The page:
Jesus awaited Satan in the desert wastes of Judea. Matthew includes the odd note that "after fasting forty days and forty nights, he was hungry." Of course he was; who wouldn't be? That's where Satan enters, literally: the gospel's very next words are "The tempter came to him." Just maybe, Satan could ally the incarnate Son of God in rebellion against the Father. Surely Jesus was not so restrained as to have his stomach rumble for food? But he was - and we are called to the same judicious restraint.

The Israelites were not so restrained. Jesus answers the devil's second temptation, the call to fling himself from the temple, with "Do not put the Lord your God to the test." The quotation is partial; Deuteronomy 6:16 finishes with " the test, as at Massah."

Exodus 17 tells the story of Massah and Meribah, where the wandering Israelites in the desert could not restrain their thirst and grumbled to Moses. In Numbers 20, we read a fuller account of the story. God instructed Moses to speak to the rock; instead, he struck it twice with his staff. God in His mercy enabled water to gush forth, but the Lord told Moses [20:12] that he would be denied entry into Canaan for his disobedience.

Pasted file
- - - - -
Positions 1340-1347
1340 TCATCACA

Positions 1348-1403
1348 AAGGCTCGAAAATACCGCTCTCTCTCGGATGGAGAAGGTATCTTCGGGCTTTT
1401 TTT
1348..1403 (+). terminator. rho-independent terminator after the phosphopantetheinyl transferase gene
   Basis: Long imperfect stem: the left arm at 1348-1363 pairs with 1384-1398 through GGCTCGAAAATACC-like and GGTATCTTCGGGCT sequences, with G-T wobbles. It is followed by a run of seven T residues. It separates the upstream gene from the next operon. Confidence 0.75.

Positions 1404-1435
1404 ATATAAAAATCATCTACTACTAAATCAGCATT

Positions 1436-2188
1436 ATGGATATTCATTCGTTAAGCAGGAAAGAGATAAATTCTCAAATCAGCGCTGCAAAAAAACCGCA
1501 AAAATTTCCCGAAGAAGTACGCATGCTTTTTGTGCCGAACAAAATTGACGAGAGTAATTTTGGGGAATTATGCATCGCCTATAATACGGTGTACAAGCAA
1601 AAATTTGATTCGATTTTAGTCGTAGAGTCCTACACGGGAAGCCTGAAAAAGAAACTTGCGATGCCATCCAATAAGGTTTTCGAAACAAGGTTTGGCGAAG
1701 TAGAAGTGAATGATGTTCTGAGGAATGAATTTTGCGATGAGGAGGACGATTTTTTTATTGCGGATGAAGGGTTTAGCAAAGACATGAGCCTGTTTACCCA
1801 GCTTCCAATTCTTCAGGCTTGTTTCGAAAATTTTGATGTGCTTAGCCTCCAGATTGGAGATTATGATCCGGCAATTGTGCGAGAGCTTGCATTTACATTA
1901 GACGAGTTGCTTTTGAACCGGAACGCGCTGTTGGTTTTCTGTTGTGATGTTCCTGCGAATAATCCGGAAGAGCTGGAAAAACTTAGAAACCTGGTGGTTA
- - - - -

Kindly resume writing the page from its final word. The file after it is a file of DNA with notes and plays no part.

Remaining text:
If even Moses, whom the Lord knew face to face, submitted to the tempter in the desert, who could withstand Satan's lies in the same place of privation, fifteen hundred years later? Only Jesus. Who knows and shares in the distress of our brothers and sisters who are hungry? Only Jesus. Who is our model when the world taxes our patience beyond our level of comfort? Only Jesus.

Tonight's prayer: Jesus, no power of hell or scheme of man could pluck you away from the purpose of your Father. You came face to face with Satan and prevailed. How petty and insignificant the rewards he offers us, compared to those he set before you - and yet how quick we are to grasp those empty promises. May you renew in us the strength to love our only Lord, the God of heaven and earth and our hearts. Amen.

Wednesday, May 16, 2007

Matthew 3

"I baptize you with water for repentance. But after me will come one who is more powerful than I, whose sandals I am not fit to carry. He will baptize you with the Holy Spirit and with fire."
~Matthew 3:11

John the Baptist heralds the coming of the Messiah. Such a simple fact, and yet such a profound one. One site goes so far to proclaim that "Christianity begins with John the Baptist". This hyperbolic statement, nonetheless, has some merit to it. The radical breach of the Incarnation changed Mary and Joseph's lives forever, but God the Father ordained Joseph as foster father and Mary as mother to the growing child Jesus. John's ministry begins the unveiling of Jesus' divinity - an ongoing process that began with Jesus' baptism and ended with His resurrection.

My annotated NAB points out that nearly thirty years have passed since the end of Matthew 2, when Joseph hears of Herod's death and moves Mary and the toddler Jesus out of Egypt to Nazareth. Both the Father and the Son waited patiently, knowing that the time had not yet come to fulfill the divine plan.